What do these failed resolutions have to teach us about cultivating a psychology of wealth?
The other day we were talking about New Years resolutions and why I reckon they’re a bit of a trap.
Most people make resolutions that are too pie-in-the-sky. And that’s fine, great even, if all you want to do is a bit of day-dreaming about having six-pack abs or owning a boat.
But if you want to start a process of calling down positive change, it’s no substitute for setting some realistic, achievable goals, and working out a bit of a game plan for yourself.
But there’s a lot to be learned from this resolution–renege–repent–stuff your head in a cheesecake cycle – especially if you want to be rich.
The first thing is to remember where this resolution tradition comes from. Like pretty much everything else in Australia, it’s a northern hemisphere, European type thing.
Way, way back in the day, and I mean way back, the New Year traditions were associated with the Winter Solstice – the shortest day of the year.
It was a day that represented the final death of the year. After that, the days would get longer and warmer, the sun would reverse it’s slow decline into the winter sky, and the earth let us know that it had kept it’s promise to eventually bring life back into frozen forests.
It was the dark before the dawn.
And so it was a time to reflect and decide what it was that you wanted to ‘let die’ and not take with you into the New Year. Like a tree shedding leaves, you were encouraged to reflect on what it was that no longer served you, and let it go.
And this was a process best done in quiet contemplation with you own heart, watching the fire, or pondering snow drops falling from the sky, like the gentle tears of angels.
Not stuck in a Westfields car park on a 40 degree day, or drunk as a skunk and clinging to an inflatable esky by the pool.
Fast forward a few thousand years, and New Years is the LAST place you’d want to try and find a moment of quiet contemplation. It’s hard enough getting the dunny to yourself for 5 minutes.
It’s also an incredibly busy, boozy, puddingy, kids shouting at you from on top of the roof type time.
Is it really the best time to try and give up the grog, or cut back on sweets? Resolutions to lose weight at a time when you’re stuffing yourself stupid seem destined to fail – as do decisions to get your finances in order when the purse strings are at their most open.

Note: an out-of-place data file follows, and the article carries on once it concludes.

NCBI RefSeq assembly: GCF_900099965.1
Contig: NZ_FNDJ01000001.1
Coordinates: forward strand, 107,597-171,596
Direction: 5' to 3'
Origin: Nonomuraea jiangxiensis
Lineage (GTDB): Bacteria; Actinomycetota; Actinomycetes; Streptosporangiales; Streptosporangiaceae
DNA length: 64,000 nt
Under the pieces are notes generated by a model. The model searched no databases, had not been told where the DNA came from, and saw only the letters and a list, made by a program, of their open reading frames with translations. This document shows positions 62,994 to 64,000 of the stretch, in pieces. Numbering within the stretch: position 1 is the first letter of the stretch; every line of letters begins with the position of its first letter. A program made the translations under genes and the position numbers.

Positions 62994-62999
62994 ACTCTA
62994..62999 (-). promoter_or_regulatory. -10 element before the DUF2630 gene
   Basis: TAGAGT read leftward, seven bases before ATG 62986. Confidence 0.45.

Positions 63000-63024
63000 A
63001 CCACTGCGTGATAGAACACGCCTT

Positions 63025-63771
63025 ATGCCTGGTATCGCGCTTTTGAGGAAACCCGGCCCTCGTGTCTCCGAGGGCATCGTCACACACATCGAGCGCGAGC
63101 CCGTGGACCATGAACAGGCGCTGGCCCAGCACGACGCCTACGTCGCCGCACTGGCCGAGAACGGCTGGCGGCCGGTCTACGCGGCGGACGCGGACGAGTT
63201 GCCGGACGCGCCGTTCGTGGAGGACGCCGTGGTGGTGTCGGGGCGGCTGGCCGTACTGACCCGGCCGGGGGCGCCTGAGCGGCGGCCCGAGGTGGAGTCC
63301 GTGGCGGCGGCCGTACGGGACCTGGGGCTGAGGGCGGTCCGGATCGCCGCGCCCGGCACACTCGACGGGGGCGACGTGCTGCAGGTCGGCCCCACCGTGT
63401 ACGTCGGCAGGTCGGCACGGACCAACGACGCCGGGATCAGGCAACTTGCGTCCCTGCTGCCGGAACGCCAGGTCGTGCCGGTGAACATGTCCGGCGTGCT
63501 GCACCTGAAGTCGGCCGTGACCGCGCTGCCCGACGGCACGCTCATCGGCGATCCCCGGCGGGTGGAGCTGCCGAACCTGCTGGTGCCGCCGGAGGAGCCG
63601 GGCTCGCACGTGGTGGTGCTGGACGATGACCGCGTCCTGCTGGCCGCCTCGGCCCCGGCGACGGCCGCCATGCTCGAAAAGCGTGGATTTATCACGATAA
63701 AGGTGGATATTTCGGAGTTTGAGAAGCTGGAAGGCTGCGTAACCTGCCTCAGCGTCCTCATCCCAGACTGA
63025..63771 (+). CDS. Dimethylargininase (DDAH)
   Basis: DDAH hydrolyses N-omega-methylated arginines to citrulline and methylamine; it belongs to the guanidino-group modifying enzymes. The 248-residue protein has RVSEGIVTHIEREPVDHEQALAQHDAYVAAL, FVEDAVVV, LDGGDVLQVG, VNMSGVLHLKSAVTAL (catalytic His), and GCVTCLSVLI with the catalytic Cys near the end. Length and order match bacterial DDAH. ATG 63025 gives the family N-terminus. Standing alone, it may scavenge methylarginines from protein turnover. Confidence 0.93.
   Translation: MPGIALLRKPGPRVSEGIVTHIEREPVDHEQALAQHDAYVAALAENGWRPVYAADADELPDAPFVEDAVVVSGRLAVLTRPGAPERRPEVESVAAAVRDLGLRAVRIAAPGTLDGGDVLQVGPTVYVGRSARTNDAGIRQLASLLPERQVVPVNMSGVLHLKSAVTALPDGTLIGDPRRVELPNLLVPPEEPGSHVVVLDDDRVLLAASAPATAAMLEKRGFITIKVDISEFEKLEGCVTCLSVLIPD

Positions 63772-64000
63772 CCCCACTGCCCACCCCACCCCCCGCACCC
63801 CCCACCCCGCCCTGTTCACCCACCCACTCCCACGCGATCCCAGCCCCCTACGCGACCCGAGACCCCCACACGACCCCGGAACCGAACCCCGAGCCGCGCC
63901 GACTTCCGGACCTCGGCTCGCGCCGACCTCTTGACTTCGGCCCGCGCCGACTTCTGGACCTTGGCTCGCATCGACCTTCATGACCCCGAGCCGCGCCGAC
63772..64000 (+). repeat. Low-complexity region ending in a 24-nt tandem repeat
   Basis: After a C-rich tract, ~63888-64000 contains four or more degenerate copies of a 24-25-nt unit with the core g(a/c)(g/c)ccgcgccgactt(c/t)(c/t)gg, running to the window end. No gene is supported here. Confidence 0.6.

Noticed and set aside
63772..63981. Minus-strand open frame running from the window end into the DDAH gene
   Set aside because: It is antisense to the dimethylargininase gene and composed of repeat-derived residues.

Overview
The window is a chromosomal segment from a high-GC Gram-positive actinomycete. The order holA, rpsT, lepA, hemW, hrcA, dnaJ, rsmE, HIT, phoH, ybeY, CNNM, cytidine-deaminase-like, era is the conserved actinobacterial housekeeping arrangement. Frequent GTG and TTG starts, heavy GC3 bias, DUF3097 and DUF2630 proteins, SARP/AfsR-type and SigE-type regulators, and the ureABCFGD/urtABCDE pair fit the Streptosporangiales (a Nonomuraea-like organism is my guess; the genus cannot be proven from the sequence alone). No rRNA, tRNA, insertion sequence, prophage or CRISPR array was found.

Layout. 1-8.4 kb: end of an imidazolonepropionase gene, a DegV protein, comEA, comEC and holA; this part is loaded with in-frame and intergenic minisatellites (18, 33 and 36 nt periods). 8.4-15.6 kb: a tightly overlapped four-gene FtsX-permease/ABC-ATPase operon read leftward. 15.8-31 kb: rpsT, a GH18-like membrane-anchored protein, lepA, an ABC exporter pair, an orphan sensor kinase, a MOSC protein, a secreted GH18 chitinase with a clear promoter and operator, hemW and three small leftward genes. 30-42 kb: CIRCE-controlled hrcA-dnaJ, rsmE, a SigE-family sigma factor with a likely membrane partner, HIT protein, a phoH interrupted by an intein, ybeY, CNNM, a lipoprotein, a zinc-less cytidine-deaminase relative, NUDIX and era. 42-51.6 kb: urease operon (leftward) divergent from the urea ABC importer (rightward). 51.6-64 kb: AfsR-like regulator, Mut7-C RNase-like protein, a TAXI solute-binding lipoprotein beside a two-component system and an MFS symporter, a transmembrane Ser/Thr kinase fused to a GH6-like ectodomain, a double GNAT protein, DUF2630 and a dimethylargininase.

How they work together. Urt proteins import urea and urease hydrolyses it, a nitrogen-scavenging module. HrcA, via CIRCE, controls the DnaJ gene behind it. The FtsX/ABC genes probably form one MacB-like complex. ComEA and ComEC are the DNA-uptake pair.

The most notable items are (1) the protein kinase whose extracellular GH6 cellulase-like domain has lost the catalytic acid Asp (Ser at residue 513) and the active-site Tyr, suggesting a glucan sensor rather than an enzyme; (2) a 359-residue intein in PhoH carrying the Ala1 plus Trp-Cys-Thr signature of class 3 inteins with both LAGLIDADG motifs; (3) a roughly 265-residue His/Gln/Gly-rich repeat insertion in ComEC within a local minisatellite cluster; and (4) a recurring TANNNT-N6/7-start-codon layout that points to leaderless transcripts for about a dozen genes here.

Because when you make these kind of life changes, especially the ones you know are going to be difficult, you need everything to be pulling together.
And you can’t make changes like this in isolation. You got to think about your life holistically.
I mean, a commitment to cut back a few kilo’s is great, but if the reason you eat take-out so often is because you work so much you never have time to shop or cook, then you can’t think about your belly independently of your job.
All the more so if you eat because you’re tired, guilty, or rewarding yourself with a treat in an otherwise punishing life.
This is why we need the quiet of peaceful reflection to make these changes. We need to stop and get a step back on our own lives – get a fresh perspective on it. From there, we can see a new vision for ourselves, and start aligning our life, ALL of our life, around it.
It’s something that most successful people I know do – at some point, and probably not at new years. A lot of their passion and energy comes from having a clear vision of their life’s mission – and how it all fits together.
So it’s a case of if you’re going to do something, do it well. If you’re going to make a few changes in your life, give the exercise the time it needs, and step back and try and get a holistic picture of where you’re at and where you want to be.
The other trap to watch out for with New Year’s resolutions – or any attempt to shift your life – is that you don’t just give yourself another stick to beat yourself up with.
Imagine your kid is trying to cook an omelet. He’s not doing a very good job. Do you:
- A) – use a stern and angry voice, and let them feel how disappointed you are in them… again; or
- B) – use some kind of bright, get-‘em-next-time-tiger type stuff, and let them know you believe in them?
If you answered A, then you really do need to take yourself off to the forest and have a good hard look at yourself. But of course you answered B.
Now what if you replaced that child with yourself, and omelet with some sort of New Years Resolution. You’re not alone if you answered A (or maybe all of the above.)
We often let ourselves berate ourselves with a ferocity we would never inflict on others. Especially about those things we don’t like in ourselves and are trying to change.
But we know that it doesn’t work. It wouldn’t work for the kid, so why do we think it would work for us?
And I think this is what brings a lot of New Year’s resolutions undone. They’re poorly specified and difficult to achieve, set out without enough thought and in the middle of a crazy time, and then backed up the angry and worst of ourselves.
No wonder the kid in us just says stuff it. I’m sticking my head in a cheesecake and I’m not going to think about it.
Not until next year.
This is fundamental. The ability to set goals, develop strategies, and to gently coach yourself through the tough times is perhaps one of the most important skills we can learn. It’s as true of fattening up our wallets as it is off fattening down our hips.
Something to think about, next time your sitting quietly in the snow somewhere.